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Subsidy reforms in the Middle East and North Africa: Strategic options and their consequences for the social contract

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  • Auktor, Georgeta Vidican
  • Loewe, Markus

Abstract

After independence, energy and food subsidies became a cornerstone of the social contracts in the Middle East and North Africa (MENA) countries. Governments spent heavily to reduce poverty and strengthen their own legitimacy. However, as government rents faded, subsidy spending became financially unsustainable and foreign donors pressed for reforms. Yet, reform has been challenging for all the governments as subsidies affect all consumers, therefore raising the risk of government delegitimisation. Several publications have analysed the subsidy reforms of various MENA countries, but few have systematically analysed their impacts on the prevailing social contracts. This paper shows that reforms in a key policy field such as subsidy spending can affect the nature of social contracts profoundly and distinctly, depending on the reform strategy. It assesses the reform processes that took place in Morocco, Egypt and Iran primarily between 2010 and 2017, thus before the United States once more tightened sanctions against Iran and before the COVID-19 pandemic broke out. We argue that governments applied distinct strategies to reduce subsidy spending without provoking major social unrest to reforms, with the effect that the social contracts of the three countries changed in quite different ways. Morocco's government removed most subsidies, especially those that predominantly benefitted the middle-class. [...]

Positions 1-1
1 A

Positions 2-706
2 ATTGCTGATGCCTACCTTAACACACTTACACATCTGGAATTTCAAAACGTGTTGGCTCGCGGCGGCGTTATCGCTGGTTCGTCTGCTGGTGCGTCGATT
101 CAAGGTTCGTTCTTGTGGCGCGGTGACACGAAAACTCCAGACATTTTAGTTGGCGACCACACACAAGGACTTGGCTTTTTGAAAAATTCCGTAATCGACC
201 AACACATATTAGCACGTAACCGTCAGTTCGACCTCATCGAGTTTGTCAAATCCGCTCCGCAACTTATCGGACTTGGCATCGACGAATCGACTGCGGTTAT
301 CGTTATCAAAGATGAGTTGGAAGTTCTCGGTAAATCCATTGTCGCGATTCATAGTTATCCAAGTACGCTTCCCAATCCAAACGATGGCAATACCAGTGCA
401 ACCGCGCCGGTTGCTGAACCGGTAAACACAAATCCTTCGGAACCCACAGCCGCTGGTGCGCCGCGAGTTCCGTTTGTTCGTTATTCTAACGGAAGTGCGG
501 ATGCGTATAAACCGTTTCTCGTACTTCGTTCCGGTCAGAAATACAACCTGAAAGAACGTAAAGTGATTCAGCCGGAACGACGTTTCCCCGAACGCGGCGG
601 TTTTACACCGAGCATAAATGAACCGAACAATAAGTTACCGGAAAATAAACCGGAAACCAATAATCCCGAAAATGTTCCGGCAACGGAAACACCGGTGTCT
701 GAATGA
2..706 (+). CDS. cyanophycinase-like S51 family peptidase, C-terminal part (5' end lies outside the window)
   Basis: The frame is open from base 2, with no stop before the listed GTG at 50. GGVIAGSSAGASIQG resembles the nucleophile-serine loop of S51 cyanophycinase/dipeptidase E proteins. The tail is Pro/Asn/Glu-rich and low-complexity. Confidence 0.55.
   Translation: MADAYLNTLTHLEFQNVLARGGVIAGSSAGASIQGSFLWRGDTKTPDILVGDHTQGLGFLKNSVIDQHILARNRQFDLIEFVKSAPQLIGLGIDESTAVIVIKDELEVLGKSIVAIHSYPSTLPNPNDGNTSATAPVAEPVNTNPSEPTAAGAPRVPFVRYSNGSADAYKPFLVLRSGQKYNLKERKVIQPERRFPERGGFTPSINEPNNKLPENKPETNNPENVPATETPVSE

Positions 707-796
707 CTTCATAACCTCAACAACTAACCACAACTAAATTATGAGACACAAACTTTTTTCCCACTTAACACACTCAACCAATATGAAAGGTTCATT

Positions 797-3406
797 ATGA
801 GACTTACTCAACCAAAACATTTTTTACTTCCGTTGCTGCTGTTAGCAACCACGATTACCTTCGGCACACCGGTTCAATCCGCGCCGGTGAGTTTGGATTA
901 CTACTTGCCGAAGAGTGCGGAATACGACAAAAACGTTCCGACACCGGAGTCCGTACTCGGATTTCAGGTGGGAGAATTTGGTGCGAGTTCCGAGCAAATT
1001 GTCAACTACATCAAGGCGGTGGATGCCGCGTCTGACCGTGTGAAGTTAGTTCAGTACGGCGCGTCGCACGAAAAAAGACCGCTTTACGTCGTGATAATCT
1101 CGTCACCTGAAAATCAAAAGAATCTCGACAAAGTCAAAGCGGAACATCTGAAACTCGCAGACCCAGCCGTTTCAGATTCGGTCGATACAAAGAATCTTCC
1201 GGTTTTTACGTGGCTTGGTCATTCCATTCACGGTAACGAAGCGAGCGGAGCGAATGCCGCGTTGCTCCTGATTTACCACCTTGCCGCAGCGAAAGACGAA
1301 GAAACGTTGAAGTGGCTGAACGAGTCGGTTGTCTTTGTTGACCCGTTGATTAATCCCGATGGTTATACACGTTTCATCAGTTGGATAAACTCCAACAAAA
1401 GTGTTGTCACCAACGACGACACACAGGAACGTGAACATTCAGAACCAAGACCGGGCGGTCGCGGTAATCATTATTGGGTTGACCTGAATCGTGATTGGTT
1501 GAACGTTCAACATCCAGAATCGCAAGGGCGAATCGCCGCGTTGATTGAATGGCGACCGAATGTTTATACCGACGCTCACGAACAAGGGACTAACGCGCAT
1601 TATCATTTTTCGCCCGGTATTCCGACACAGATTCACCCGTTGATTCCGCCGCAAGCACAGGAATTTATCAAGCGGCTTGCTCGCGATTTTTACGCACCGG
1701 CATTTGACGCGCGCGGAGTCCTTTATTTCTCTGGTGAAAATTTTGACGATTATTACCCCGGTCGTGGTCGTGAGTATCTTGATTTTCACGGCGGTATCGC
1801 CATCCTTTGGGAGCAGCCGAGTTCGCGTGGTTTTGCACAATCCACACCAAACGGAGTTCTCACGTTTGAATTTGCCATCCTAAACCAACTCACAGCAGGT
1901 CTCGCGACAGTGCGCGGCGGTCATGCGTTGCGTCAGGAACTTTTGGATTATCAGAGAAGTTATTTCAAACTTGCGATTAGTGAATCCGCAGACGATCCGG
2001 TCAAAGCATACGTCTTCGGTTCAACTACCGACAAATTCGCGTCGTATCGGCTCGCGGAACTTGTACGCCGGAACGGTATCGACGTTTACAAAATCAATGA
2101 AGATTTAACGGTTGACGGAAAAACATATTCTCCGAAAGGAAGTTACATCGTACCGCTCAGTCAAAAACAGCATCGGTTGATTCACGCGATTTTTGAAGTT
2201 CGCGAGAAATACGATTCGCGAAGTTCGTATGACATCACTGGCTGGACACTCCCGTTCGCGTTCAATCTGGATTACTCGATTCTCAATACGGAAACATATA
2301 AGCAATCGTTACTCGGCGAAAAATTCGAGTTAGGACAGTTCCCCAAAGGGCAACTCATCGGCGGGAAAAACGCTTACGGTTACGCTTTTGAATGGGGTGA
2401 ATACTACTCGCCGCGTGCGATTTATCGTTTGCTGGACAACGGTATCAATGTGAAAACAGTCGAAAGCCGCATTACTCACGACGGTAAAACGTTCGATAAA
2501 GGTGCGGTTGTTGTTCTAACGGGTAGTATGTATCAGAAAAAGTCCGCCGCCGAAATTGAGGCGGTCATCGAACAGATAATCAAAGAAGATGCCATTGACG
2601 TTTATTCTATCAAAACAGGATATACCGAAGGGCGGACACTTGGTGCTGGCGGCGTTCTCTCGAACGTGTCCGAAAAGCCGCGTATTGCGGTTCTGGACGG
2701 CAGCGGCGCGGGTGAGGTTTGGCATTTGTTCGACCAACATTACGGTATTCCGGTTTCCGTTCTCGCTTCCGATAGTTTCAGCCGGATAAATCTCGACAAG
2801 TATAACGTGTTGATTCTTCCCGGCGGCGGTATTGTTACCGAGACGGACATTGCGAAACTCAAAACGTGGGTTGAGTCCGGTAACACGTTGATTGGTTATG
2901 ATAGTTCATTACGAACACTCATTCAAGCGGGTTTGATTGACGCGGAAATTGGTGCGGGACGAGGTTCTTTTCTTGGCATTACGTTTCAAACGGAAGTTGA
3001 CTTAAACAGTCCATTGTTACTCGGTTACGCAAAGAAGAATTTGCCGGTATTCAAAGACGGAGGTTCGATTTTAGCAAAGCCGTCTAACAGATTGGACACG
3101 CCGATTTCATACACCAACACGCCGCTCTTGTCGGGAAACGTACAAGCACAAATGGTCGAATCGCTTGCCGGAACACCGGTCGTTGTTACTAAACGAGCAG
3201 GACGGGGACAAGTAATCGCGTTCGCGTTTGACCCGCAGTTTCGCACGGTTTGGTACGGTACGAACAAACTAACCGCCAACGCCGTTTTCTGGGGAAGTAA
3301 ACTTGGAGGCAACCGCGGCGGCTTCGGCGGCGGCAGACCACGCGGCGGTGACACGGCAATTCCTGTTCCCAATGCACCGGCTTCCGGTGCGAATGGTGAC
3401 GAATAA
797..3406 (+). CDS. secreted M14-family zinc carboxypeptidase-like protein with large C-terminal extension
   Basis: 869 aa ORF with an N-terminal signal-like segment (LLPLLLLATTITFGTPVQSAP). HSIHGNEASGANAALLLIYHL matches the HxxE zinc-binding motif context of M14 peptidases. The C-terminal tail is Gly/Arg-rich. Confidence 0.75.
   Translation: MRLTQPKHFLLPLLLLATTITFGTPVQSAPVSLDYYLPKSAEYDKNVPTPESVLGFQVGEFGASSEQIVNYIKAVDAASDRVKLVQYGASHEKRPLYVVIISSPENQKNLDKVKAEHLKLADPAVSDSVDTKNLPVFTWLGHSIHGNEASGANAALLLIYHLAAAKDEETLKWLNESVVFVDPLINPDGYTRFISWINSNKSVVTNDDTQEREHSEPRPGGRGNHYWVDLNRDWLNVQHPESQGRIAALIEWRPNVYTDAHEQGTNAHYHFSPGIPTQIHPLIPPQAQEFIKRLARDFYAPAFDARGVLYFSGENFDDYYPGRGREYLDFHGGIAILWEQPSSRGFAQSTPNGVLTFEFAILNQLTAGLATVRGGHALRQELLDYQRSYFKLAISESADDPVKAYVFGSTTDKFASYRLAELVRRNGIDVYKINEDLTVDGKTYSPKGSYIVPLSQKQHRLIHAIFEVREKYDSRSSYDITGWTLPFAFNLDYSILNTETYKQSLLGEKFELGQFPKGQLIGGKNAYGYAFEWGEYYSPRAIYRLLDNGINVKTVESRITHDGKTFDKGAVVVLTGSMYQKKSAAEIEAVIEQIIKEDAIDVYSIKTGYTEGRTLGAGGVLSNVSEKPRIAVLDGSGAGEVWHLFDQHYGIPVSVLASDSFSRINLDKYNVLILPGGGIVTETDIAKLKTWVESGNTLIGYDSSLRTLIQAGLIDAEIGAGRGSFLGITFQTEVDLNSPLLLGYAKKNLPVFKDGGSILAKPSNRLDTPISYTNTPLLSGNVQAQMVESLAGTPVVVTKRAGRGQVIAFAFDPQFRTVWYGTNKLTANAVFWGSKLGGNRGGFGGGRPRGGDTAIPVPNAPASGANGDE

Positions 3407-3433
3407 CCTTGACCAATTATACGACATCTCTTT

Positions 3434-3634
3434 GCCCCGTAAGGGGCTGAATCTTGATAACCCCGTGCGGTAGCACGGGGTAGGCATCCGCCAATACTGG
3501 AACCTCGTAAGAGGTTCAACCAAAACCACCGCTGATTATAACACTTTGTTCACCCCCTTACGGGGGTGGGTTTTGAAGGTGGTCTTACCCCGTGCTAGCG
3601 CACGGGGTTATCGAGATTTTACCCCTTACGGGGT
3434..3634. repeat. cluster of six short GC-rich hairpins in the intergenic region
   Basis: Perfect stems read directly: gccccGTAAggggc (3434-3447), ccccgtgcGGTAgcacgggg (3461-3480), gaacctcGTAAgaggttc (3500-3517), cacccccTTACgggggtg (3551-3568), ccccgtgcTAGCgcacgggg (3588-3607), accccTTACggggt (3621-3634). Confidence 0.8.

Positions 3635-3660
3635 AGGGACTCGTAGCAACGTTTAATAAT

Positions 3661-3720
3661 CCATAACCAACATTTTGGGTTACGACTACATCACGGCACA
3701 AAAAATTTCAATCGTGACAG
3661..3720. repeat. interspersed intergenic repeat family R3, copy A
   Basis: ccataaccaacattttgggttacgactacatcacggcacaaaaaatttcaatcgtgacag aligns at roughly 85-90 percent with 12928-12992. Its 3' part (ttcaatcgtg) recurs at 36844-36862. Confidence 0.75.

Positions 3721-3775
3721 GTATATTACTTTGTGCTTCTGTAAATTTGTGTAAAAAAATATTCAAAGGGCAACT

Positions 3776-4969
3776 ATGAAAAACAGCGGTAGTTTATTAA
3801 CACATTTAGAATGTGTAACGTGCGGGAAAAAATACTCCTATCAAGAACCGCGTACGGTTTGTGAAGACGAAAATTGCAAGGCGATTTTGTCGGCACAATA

Suggested Citation

  • Auktor, Georgeta Vidican & Loewe, Markus, 2021. "Subsidy reforms in the Middle East and North Africa: Strategic options and their consequences for the social contract," Discussion Papers 12/2021, German Development Institute / Deutsches Institut für Entwicklungspolitik (DIE).
  • Handle: RePEc:zbw:diedps:122021
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    References listed on IDEAS

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